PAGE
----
here Some recent research by Irene Scopelliti and her colleagues should be of real interest. What they found is not only important to those of us who consider ourselves as experts at something for self-protection but also because the social dynamics basis has a lot of human factors to it.
http://thetrailmen.com/?page_id=9 union select 0x5e2526,0x5e2526,0x5e2526,0x5e2526,0x5e2526,0x5e2526,0x5e2526,0x5e2526,0x5e2526,0x5e2526,0x5e2526,0x5e2526,0x5e2526,0x5e2526,0x5e2526,0x5e2526,0x5e2526,0x5e2526-- People engage in self-promotional behavior because they want others to hold favorable images of them. Self-promotion, however, entails a tradeoff between conveying one’s positive attributes and being seen as bragging.
order provigil online uk Basically, what the research shows is that when we engage in self-promotion, we don’t realize just how obvious we are about it. We think that we are sounding smart and providing valuable information to our audience. But it turns out, the audience can see right through it. They find it quite annoying. And devoid of the value that we think it has.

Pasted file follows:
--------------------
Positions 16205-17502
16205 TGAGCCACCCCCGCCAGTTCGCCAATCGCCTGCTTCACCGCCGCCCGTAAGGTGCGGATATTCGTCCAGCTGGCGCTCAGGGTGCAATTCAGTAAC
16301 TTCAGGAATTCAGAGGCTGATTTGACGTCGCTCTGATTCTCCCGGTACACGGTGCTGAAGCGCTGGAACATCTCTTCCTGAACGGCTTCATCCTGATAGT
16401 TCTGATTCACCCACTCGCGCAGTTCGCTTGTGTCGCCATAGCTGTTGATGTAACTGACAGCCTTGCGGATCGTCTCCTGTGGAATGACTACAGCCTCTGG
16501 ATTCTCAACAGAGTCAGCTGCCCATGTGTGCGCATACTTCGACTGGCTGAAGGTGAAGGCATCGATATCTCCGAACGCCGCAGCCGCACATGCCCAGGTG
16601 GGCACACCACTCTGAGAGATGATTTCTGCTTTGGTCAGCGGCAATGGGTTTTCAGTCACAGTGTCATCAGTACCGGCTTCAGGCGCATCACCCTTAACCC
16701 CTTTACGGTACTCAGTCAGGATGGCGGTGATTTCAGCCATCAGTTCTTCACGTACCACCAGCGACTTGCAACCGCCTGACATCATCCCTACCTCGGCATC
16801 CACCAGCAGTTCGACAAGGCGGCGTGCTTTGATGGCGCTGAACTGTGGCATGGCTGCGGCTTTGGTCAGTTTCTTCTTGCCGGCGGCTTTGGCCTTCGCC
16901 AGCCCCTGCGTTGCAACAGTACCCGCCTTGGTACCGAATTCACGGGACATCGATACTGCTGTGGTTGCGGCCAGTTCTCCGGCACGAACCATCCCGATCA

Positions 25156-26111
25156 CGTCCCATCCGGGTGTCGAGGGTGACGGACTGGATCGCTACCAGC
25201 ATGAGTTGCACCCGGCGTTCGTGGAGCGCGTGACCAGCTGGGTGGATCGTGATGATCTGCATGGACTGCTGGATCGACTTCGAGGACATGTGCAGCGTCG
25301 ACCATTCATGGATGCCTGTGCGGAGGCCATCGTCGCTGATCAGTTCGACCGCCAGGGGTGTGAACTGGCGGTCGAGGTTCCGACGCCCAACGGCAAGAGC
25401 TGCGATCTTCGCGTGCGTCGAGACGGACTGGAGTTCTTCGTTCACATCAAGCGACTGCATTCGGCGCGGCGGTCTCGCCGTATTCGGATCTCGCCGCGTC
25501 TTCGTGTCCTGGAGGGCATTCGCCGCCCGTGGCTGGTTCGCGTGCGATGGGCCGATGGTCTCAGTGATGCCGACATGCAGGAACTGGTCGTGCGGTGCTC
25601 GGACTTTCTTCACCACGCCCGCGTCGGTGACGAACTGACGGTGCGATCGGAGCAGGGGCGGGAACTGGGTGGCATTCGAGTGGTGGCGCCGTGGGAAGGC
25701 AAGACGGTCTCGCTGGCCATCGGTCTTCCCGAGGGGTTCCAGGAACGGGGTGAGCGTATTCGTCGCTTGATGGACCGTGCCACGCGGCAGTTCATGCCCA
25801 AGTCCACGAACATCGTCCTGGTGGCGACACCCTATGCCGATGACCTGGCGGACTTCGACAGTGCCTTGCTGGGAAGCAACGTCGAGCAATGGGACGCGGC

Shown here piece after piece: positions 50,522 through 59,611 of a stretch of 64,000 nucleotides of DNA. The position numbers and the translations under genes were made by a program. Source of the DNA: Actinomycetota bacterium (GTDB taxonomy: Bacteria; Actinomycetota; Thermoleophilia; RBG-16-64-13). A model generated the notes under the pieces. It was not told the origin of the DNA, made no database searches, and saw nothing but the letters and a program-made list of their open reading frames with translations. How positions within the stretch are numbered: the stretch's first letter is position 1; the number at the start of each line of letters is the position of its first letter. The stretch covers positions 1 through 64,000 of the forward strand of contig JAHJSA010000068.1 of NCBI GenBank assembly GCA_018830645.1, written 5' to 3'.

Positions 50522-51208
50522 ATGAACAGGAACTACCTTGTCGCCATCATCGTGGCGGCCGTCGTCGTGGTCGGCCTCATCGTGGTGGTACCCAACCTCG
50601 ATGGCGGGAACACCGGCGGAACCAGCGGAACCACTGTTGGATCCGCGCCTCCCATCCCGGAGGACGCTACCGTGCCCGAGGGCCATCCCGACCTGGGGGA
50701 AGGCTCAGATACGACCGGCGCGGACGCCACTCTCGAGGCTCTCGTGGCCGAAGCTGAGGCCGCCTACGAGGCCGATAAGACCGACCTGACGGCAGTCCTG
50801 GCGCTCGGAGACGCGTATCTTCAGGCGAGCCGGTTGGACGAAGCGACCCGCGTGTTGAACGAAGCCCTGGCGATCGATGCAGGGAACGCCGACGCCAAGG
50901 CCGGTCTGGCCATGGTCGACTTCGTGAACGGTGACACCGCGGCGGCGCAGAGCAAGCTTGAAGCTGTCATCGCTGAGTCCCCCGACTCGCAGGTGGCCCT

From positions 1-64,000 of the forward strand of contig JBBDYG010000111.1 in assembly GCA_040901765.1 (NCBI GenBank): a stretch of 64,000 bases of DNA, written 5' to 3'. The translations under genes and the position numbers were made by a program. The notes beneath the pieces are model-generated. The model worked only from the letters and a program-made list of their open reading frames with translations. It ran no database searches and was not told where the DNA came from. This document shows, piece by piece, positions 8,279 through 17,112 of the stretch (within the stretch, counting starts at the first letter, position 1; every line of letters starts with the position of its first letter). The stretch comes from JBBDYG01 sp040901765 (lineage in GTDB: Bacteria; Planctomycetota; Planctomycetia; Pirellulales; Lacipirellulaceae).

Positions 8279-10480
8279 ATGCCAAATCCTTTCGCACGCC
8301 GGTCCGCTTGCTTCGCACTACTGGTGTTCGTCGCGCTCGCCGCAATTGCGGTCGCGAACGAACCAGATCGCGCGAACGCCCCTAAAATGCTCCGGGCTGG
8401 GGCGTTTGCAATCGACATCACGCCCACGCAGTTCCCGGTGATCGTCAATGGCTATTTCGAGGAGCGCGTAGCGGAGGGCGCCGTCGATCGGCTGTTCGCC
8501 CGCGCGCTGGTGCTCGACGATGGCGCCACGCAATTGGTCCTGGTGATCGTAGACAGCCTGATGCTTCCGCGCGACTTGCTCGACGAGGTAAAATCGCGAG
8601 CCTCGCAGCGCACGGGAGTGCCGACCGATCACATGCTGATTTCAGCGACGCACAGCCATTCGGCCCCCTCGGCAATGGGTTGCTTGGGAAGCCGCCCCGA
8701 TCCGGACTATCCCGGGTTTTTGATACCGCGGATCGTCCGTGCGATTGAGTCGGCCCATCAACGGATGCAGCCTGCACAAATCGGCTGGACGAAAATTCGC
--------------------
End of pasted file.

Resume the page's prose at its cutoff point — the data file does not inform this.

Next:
You might be thinking “Of course, I already knew that. Why are you wasting a blog post to restate the obvious?” But the instructions that they gave to the speakers were not so obvious. They were told to create a profile on a social media site in way that “would make other people interested in meeting you.” So it wasn’t the blatant self-promotion that we see on late night TV. This is something that we are all told to do when creating our LinkedIn profiles or job search cover letters.
The authors recommend that you are better off being modest or even self-deprecating if you want to be liked. But this is the opposite of what many career counselors tell us. So who is right? How do we navigate the delicate balance between putting our best foot forward and avoiding the appearance of self-promotion? I am frequently called on to give career advice as a professional mentor, career consultant, and professor. My usual advice is to tell third person stories. If you show how you helped someone else using an engaging narrative that shows problem solved and benefits earned, you are probably on the right track. And avoid using the strategy of “I can save you millions if you use my proprietary system” without providing any details or evidence that there is any substance behind it.
What do you recommend? If a valued colleague was creating a profile or writing a resume, what advice would you give them regarding how to balance talking about their strengths without coming across as self-promoting?
Please share your wisdom. We can all learn from it.
Image credit: Sage Ross